Why make the effort to do something that consumes literally thousands of hours and, in many cases, years to complete with a vanishing a chance of being appreciated by more than a few readers, let alone to achieve financial compensation commensurate with the effort?

It’s a good question that every aspiring writer has asked himself not only when he first set out to write the book, but likely every single time he sat down to work on it.

The way you ask that question may help the writer draw a closer to his own answer when he asks the question of himself.

He also wants you to ask him about other subjects he may be interested in, or may already be working on.

Finally, he wants to be asked what he learned from writing the book.

He wants you to tell him what you regard as the best part and worst part of his book.

Lastly, the writer wants to know what his book made you think and feel. Were you happy to be done with it, to be relieved of the perceived obligation of reading it, or did its ending leave you wanting more?

Did reading it make you think differently about the writer? Did it change the way you thought about what he might accomplish in the future, based on what you see as the promise or lack of promise manifested in the book you just read?

The writer is asking himself each of these questions as he lays his head on his pillow every night.

Is the writer is an honest soul, looking to achieve beyond his prior achievements?

Though obvious to me, I should say that everything I write here assumes the writer in question is an honest soul. I assume the writer was trying to achieve something bigger and far more importantly than bigger or longer, a work beyond anything he may have written before.

Thinking of a novel as leap of faith.

I think every novel represents a leap of faith for a writer and I believe a writer simply wants to be asked what made him want to take the leap.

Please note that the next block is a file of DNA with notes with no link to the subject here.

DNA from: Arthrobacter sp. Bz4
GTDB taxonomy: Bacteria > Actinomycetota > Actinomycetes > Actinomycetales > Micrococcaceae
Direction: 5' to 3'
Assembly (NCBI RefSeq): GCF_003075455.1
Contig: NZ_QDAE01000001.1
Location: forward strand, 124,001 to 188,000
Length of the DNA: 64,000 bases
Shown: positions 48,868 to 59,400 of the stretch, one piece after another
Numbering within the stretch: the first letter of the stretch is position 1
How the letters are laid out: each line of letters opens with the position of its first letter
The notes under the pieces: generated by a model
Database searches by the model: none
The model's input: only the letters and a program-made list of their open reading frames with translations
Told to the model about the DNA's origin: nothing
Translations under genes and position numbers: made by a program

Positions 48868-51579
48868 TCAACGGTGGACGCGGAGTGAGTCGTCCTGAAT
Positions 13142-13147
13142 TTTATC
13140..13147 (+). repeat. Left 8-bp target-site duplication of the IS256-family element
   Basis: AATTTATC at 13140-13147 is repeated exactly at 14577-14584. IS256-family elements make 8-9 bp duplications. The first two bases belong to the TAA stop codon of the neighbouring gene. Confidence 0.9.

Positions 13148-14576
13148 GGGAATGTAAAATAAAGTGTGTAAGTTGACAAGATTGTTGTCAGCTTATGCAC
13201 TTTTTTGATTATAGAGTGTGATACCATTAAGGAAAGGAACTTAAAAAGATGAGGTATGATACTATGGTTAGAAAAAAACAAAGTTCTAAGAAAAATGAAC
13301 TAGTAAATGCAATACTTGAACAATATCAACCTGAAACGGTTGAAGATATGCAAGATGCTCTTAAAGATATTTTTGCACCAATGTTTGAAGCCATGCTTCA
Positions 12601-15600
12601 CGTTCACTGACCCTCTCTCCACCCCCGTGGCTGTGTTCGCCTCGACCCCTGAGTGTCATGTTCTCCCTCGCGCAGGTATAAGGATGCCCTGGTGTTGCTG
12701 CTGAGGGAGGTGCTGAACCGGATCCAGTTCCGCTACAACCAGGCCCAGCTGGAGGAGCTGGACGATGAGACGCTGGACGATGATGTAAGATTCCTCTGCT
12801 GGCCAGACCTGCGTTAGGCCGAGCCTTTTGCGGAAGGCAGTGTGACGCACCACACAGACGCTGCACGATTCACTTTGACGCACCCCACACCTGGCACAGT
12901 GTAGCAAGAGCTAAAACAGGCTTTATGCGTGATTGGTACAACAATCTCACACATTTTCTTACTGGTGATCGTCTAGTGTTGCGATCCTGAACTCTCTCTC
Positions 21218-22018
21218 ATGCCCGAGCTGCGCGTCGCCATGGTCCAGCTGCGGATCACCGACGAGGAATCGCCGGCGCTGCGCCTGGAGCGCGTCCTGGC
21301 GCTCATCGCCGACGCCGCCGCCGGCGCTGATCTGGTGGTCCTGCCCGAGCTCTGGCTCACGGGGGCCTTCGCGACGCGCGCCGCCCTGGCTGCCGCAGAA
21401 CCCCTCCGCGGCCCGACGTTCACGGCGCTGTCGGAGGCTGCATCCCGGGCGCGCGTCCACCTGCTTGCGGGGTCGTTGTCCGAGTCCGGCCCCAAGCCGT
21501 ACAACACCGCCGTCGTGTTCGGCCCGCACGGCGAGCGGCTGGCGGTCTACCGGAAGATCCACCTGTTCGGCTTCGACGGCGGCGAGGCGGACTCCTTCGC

That’s a question he’s asking himself, too.

How (and how NOT) to discuss a friend’s new novel.

My novel is done, done, done.

My novel is done. No, you can’t go buy it yet.

I’m preparing it for submission to a handful of publishers and it turns out they don’t fancy looking at books that are already in the throes of a self-publishing campaign.

I’m quite certain that’s where my book will end up and that’s OK by me. I’m glad I wrote it. It took a lot longer than I had hoped but I learned so much about the kind of long-form writing thought that a novel requires that I now regard the span of time as something of a necessity. That’s another way of saying I’m a slow learner.

I had written a great deal over a very long period of time before I decided to write a novel. Now that I’ve done it, I want to do another and to do a better job of it. I can look back on my book and can see it clearly for its good and bad. Something about writing it broke away a kind of resistance that had set in to that kind of writing ambition. Suddenly, writing a book seemed like something I could do and do with meaningful results.

I think often of Steve Earle’s dark years in Amsterdam when he was addicted to heroin. When he had finally clawed his way back into the light, he had a creative boom of sorts, making records and writing books and plays with a speed and intensity he never showed before. He attributed the burst of work to his release from smack.

Even though I wrote for both pay and fun I avoided the idea of writing a book until I hit my 50s. Rather than being addicted to heroin I had instead succumbed to the belief that I didn’t have anything to offer; that I wasn’t that kind of writer. It turns out that I am…

So, I’m grateful that I simply had the idea to write my book. Obviously and as always, it is the idea that made everything possible.

Now I have another idea and it’s led me start writing my second next novel.

Here’s hoping it moves along faster than the first one.

 

My novel is done, done, done.